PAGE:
PHPUnit Exception


I have the following code that creates a new user. I am using PHPUnit to prepare test cases but however my code coverage is unable to cover the exception case i.e.

throw new Exception(__CLASS__ . ': Invalid data');


Can someone please show me how to cover the exception case in phpunit using assertInstanceOf() or something else?

* Creates a new user
* @param string            $email
* @param UserType       $UserType
* @param string            $prefix
* @param string            $customFromName
* @param string            $customFromEmail
* @param string            $signature
* @return UserID
* @throws Exception If Invalid Data is Provided
static public function Create($email, UserType $UserType, $prefix, $customFromName, $customFromEmail, $signature)
    if (!$UserType instanceof UserType) {
        throw new Exception(__CLASS__ . ': Invalid data');

    $UserID = parent::Create($email, $UserType, $prefix, $customFromName, $customFromEmail, $signature, true);

    return $UserID;


Many thanks

That will never happen. PHP will complain if you try to pass in something that isn’t a UserType because you have the type hinting in the function signature. Remove that if() it is useless.

Thanks for your reply.

Please elaborate this statement of yours “PHP will complain”

Many thanks once again

  1. Your code is incorrect, it must be

if (![color="red"][b]([/b][/color]$UserType instanceof UserType[color="red"][b])[/b][/color]) {
    throw new Exception(__CLASS__ . ': Invalid data');

Otherwise you’re checking if the negation of the $UserType (which is false), is in instance of UserType, which of course it isn’t, so the if never ever fires)

Even if you fix this, it still won’t work because,

  1. PHP enforces that you give it an instance of UserType, as @QMonkey; already said. If you don’t, you get an error like:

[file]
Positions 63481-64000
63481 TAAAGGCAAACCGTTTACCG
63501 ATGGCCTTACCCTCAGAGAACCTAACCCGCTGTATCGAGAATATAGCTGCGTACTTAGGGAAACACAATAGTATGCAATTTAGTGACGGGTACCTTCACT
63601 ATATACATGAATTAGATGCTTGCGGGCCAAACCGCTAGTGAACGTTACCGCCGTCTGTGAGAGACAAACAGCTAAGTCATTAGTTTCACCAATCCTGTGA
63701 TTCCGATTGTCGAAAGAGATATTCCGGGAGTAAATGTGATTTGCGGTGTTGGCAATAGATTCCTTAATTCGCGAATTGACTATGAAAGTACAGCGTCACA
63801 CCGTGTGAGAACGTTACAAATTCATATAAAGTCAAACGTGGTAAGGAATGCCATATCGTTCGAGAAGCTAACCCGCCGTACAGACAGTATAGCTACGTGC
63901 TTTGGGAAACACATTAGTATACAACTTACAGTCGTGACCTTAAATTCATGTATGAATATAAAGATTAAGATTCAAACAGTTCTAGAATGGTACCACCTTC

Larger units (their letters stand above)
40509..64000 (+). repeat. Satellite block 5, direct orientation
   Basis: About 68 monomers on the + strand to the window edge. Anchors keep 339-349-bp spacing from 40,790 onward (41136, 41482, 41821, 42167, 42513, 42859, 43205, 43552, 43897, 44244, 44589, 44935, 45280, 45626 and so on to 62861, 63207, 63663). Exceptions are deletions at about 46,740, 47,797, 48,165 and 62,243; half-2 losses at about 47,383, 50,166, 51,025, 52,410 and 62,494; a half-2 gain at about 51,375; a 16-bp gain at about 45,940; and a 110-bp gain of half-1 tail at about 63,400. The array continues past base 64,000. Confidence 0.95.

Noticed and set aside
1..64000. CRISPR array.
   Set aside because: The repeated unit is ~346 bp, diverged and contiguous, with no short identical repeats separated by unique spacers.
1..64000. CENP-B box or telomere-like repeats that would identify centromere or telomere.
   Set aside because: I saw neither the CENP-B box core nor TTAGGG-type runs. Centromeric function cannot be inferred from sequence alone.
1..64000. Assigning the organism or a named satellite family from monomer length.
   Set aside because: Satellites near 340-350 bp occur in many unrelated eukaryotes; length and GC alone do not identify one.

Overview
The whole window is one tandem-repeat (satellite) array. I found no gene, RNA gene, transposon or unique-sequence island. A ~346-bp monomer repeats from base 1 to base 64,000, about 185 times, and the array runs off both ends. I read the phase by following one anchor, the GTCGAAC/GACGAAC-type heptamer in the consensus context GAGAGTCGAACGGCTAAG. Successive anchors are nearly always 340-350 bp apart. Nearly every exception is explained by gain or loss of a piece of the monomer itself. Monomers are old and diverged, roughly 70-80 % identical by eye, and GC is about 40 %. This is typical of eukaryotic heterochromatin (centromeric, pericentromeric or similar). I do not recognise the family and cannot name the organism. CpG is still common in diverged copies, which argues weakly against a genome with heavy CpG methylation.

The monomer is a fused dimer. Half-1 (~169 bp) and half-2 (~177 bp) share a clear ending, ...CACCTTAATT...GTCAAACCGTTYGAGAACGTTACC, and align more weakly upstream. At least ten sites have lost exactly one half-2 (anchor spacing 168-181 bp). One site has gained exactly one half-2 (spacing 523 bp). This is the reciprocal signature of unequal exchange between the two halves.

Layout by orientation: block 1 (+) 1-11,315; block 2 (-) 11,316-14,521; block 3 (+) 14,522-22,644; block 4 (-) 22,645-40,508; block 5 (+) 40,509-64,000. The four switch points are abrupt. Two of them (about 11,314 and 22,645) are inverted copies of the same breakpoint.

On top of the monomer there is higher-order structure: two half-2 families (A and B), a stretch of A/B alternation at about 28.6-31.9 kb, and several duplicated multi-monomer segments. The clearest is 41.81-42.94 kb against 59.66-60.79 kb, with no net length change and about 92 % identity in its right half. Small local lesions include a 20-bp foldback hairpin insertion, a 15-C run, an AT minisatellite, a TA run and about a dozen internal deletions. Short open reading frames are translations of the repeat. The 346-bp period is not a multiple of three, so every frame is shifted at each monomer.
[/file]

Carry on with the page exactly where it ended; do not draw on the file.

Catchable fatal error: Argument 2 passed to A::Create() must be an instance of UserType, instance of stdClass given

  1. I don’t think you should be testing this at all, since you’re basically getting down to testing the PHP core, which is not what unit tests are for – they are for testing your application. Let the PHP core devs worry about testing the PHP core. If you were to test this you might as well start testing if PHP finds that 1 + 1 equals 2…

Thanks ScallioXTX

So you mean so say that PHPUnit should NOT check for exceptions? If so, then the code coverage does not cover even 90%


That’s what you took from what I said? :confused:
That is absolutely NOT what I’m saying! PHPUnit should definitely check for exceptions, but it should not check if PHP does indeed throw a fatal error when you pass an object that does not fit a type hint (in your case when you pass the Create function anything other than a UserType instance).

Your exception is not needed since PHP will check that the object you pass to the Create() function is indeed an instance of UserType. If it isn’t, PHP stops with a catchable fatal error. Just like that. No more code will be executed, because you said the function must get a UserType instance but you gave it something else. There is no need you for to throw an exception yourself, since you’re double checking something that PHP already checked, which makes no sense.


Thanks for the detailed explanation.

Ok so If I understood correctly, I should be using a try/catch block instead of the throw exception one?


No. Please read the thread again. All the info is there. There is is no exception, there is only a fatal error if you pass a wrong object.

For completeness sake: a fatal error is not the same thing as an exception, they are two completely different things.

Suppose in the following case:

require "/path/does/not/exits";

Is it a good idea to wrap th above code in try catch block since PHP will display a fatal error since its looking for a non-existant file?

try catch blocks catch Exceptions, they do NOT catch fatal errors, since that’s something else entirely. So to answer to your question, it’s not a good idea, because it doesn’t do anything. Try it and see for yourself, I encourage you to!

Thanks for the reply, Will try it.

Can u also tell me how do I cover the following exception case in my PhpUnit test?

$DB->Insert(db query here...);

$lastInsertID = $DB->InsertID();

if (!$lastInsertID) {
	throw new Exception('Unable to insert new record');


One thing I dont understand is that whether we group it using brackets or not, it does not matter as what you said. Consider these 2 examples:

Can u pls give me an example supporting your statement?


It appears you are right and those parentheses aren’t needed (since instanceof has a higher precedence than !).
I stand corrected :slight_smile:

ok thanks for confirming that,